This is Michael Bacon's Typepad Profile.
Join Typepad and start following Michael Bacon's activity
Join Now!
Already a member? Sign In
Michael Bacon
Geographer, musician, recovering computer geek, local <strike>pain in the a</strike> activist, blowhard.
Recent Activity
I don't have a perfect solution, but the law is never perfect. Some drivers in certain cars can be safe at 25 mph over the speed limit, but we set an impartial metric even if it may be imperfect. If it's the wrong level, it can be tweaked over time, and judges and juries can moderate the law from there.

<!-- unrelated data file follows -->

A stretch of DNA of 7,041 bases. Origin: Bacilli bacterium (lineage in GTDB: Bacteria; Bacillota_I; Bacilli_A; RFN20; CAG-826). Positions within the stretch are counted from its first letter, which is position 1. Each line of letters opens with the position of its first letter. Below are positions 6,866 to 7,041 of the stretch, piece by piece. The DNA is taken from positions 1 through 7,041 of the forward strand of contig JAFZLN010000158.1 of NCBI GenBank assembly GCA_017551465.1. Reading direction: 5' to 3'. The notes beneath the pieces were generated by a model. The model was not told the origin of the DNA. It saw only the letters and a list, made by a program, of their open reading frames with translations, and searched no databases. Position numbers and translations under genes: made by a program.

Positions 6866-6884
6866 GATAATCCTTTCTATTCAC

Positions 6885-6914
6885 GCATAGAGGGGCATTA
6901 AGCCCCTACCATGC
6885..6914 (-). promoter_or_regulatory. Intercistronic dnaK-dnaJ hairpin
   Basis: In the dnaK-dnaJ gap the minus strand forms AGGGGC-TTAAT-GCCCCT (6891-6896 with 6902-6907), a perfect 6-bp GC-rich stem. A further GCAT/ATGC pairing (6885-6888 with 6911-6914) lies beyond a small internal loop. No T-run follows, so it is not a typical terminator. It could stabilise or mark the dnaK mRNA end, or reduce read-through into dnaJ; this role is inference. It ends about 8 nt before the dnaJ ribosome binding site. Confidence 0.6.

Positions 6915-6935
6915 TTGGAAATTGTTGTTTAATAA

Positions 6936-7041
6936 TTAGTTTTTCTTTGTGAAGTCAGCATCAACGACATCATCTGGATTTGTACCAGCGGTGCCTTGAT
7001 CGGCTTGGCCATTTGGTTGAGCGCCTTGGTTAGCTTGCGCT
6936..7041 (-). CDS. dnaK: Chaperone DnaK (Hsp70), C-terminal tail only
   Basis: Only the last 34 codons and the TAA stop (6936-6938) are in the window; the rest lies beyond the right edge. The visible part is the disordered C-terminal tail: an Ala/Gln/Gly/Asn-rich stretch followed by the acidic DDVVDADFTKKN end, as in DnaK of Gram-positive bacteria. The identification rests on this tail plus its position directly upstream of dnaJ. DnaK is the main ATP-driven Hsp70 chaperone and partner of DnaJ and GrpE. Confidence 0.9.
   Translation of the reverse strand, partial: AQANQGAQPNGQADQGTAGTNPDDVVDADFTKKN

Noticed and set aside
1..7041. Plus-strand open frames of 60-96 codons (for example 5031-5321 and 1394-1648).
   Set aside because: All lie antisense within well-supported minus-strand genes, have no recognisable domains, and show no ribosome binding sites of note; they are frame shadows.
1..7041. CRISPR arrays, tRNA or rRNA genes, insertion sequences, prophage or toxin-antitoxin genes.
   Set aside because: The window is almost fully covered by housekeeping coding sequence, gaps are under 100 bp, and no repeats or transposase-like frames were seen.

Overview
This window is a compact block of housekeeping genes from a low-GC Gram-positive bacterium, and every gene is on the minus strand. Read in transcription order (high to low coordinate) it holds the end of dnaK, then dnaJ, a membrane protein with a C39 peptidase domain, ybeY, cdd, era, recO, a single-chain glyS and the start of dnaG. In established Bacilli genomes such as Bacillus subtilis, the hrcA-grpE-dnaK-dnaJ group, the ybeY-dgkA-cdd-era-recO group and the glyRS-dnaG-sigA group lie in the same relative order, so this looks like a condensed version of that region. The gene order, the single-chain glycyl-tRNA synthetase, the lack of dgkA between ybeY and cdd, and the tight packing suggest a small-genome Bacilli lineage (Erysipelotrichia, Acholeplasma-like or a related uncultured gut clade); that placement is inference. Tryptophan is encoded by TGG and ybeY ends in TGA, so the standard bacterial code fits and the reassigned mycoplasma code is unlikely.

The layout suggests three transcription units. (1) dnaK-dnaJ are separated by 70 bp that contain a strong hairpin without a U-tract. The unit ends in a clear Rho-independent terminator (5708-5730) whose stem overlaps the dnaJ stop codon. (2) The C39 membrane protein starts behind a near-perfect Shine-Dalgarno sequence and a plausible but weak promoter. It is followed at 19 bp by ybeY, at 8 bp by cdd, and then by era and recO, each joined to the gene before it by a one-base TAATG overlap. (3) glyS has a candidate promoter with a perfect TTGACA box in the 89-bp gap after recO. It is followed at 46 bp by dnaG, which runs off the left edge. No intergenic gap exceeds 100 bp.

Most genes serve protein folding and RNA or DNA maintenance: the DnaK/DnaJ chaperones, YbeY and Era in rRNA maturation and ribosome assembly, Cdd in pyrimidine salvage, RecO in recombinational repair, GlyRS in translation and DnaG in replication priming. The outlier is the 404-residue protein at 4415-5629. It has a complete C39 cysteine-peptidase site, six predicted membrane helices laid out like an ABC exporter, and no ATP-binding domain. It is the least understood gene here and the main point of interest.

The Rath space is still empty, last time I checked.
Toggle Commented Jul 12, 2010 on Kildare's: Chapel Hill, NC at Eat at Joe's!
1 reply
Michael Bacon is now following The Typepad Team
Mar 15, 2010